|Year : 2020 | Volume
| Issue : 2 | Page : 162-164
Maxillary Central Incisor with Two Roots – A case report
Ebtissam M Al-Madi
Department of Restorative Dental Sciences, College of Dentistry, King Saud University, Riyadh, Saudi Arabia
|Date of Submission||07-Sep-2019|
|Date of Decision||17-Sep-2019|
|Date of Acceptance||22-Sep-2019|
|Date of Web Publication||23-Apr-2020|
Dr. Ebtissam M Al-Madi
Department of Restorative Dental Sciences, College of Dentistry, King Saud University, Riyadh
Source of Support: None, Conflict of Interest: None
Knowledge of the external and internal dental anatomy and its variations is a prime factor of success of endodontic therapy. The maxillary central incisor usually presents with one root canal system within one root. This report portrays an endodontic re-treatment of a maxillary central incisor of a healthy 38-year-old Saudi female patient with two canal systems and two roots presented to the clinic complaining of swelling and pus drainage. The case was initially misdiagnosed and not treated fully, however, correct diagnosis through detailed examination and evaluation, using tracing and imaging. Retreatment was done and the tooth was asymptomatic clinically and radiographically at 6 months follow-up.
Keywords: Anatomic variations, diagnosis, maxillary central incisor, root canal re-treatment, Vertucci classification
|How to cite this article:|
Al-Madi EM. Maxillary Central Incisor with Two Roots – A case report. Saudi Endod J 2020;10:162-4
| Introduction|| |
The most important factor in the prevention or healing of endodontic disease is the eradication of most of the bacteria in the root canal system, which can be done through top-quality chemo-mechanical cleaning and shaping of the root canal.,,, Failure of endodontic treatment can occur for several reasons, such as diagnostic errors, errors in debridement and shaping of the root canal systems, persistence of the infection in the root canal system, poor restorations, and instrument fractures. These errors can manifest if the root canals are not found or debrided completely, as variation in the number of roots or in canal configuration may impact endodontic treatment and affect the prognosis of root canal therapy. Therefore, it is important that dentists have an extensive knowledge of the internal dental anatomy of the teeth and consider the morphological variations of root canal systems, as well as an arsenal of tools to assist in the discovery of these variations. Most studies indicate that maxillary central incisors have one root and one canal., Although there have been some reports of additional canals., The present study presents a clinical case depicting endodontic retreatment of a maxillary central incisor with two root canals and two roots, detected through radiographic evaluation and microscopic examination.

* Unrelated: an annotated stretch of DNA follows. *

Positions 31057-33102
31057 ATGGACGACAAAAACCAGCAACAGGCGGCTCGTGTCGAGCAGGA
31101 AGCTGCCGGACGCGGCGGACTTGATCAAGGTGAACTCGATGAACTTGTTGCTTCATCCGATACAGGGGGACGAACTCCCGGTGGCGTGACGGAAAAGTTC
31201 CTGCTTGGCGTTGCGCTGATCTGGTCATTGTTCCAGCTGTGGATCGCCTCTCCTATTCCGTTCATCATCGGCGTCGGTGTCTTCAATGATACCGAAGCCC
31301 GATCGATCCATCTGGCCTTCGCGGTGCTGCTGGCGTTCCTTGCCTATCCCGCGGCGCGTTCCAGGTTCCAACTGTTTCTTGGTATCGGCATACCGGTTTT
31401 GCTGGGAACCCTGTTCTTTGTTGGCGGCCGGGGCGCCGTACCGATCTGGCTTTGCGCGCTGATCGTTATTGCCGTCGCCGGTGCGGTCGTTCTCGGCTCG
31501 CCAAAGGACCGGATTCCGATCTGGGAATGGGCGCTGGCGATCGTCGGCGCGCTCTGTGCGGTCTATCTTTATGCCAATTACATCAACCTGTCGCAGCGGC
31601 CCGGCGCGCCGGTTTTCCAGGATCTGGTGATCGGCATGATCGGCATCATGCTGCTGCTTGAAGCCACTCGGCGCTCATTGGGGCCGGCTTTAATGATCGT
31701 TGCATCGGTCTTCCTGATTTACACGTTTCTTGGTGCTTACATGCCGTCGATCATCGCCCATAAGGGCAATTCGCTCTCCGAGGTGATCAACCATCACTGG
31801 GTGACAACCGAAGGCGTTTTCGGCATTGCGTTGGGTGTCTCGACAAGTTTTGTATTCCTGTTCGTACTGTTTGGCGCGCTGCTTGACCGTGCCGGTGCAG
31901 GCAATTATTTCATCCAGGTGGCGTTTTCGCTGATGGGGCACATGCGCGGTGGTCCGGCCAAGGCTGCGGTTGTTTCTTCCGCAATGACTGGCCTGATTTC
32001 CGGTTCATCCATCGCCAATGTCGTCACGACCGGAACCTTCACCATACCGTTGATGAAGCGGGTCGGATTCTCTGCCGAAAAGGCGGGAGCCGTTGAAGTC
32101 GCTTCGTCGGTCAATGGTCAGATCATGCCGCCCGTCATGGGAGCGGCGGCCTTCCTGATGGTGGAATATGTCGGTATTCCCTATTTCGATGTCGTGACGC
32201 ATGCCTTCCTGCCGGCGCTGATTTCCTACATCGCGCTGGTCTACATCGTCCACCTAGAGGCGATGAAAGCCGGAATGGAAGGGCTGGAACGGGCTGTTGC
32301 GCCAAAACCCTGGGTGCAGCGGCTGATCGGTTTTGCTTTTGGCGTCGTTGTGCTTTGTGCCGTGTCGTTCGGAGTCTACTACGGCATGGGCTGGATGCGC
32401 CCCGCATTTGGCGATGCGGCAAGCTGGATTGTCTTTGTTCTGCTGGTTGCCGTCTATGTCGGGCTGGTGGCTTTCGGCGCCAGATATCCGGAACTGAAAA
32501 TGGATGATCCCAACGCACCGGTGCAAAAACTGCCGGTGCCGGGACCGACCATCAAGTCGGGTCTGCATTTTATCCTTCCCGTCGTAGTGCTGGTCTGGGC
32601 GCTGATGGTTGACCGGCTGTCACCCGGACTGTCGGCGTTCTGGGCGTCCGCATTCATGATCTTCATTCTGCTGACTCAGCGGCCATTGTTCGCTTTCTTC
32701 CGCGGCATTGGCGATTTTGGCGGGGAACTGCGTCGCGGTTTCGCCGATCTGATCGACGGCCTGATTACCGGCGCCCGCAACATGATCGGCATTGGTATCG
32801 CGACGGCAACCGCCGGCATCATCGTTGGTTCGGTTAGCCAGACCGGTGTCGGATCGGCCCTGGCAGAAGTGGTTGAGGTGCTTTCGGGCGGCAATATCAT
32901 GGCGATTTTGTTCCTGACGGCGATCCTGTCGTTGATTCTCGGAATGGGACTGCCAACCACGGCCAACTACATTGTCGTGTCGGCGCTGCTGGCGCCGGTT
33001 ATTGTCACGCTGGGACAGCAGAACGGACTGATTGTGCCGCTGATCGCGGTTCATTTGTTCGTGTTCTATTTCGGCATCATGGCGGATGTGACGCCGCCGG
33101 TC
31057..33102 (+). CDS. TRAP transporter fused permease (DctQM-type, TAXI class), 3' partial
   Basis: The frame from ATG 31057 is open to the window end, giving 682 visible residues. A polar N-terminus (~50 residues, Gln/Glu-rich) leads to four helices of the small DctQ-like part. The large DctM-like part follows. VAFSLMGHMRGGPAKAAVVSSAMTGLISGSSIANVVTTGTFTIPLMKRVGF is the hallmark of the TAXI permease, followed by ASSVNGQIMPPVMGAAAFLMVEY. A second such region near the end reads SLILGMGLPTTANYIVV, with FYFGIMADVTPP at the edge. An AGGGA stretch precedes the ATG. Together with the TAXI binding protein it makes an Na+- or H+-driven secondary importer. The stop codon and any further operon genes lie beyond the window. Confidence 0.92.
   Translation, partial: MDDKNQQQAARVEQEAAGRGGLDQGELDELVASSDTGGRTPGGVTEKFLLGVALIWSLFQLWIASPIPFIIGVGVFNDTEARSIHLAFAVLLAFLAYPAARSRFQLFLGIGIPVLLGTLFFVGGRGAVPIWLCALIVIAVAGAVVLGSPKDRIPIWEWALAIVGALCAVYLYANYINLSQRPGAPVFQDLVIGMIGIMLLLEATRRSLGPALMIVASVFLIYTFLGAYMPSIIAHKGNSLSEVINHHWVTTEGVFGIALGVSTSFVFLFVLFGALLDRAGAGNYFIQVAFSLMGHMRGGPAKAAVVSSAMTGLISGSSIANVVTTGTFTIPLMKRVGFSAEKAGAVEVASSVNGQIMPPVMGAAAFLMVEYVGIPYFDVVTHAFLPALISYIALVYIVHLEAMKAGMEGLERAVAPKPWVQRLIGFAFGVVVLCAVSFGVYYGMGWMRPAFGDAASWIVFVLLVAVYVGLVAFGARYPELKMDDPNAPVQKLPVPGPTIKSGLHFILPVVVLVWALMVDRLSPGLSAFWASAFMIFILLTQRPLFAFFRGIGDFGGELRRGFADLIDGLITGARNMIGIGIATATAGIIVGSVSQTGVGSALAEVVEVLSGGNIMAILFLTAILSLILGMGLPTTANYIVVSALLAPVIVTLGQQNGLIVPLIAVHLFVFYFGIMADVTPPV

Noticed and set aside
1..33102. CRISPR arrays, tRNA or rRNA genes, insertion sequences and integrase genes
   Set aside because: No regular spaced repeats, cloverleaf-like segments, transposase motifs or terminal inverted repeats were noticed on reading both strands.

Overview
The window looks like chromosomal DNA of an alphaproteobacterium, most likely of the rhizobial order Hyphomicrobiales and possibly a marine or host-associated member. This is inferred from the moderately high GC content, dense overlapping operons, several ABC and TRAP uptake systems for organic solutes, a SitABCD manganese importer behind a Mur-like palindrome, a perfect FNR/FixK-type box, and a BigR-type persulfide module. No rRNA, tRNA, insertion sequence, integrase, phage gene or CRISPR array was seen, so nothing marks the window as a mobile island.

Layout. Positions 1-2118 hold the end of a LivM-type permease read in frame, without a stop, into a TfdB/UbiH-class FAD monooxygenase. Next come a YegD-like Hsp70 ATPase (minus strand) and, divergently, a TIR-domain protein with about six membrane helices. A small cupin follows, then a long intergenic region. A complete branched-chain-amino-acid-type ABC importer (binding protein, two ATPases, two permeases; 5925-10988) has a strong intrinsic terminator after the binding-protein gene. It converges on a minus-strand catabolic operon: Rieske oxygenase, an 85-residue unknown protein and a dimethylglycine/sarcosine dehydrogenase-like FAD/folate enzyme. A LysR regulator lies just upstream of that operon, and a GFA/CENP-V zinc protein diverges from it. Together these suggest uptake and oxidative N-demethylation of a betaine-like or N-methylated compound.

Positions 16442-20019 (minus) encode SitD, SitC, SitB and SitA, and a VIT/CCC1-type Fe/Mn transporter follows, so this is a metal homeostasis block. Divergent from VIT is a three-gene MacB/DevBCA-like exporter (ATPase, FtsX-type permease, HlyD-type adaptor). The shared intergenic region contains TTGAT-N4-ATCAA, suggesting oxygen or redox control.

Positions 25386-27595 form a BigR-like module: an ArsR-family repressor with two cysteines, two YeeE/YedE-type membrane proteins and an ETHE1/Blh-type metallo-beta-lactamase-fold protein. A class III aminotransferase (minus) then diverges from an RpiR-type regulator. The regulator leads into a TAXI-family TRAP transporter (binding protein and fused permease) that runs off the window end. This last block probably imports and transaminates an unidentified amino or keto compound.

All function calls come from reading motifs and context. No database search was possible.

| Case Report|| |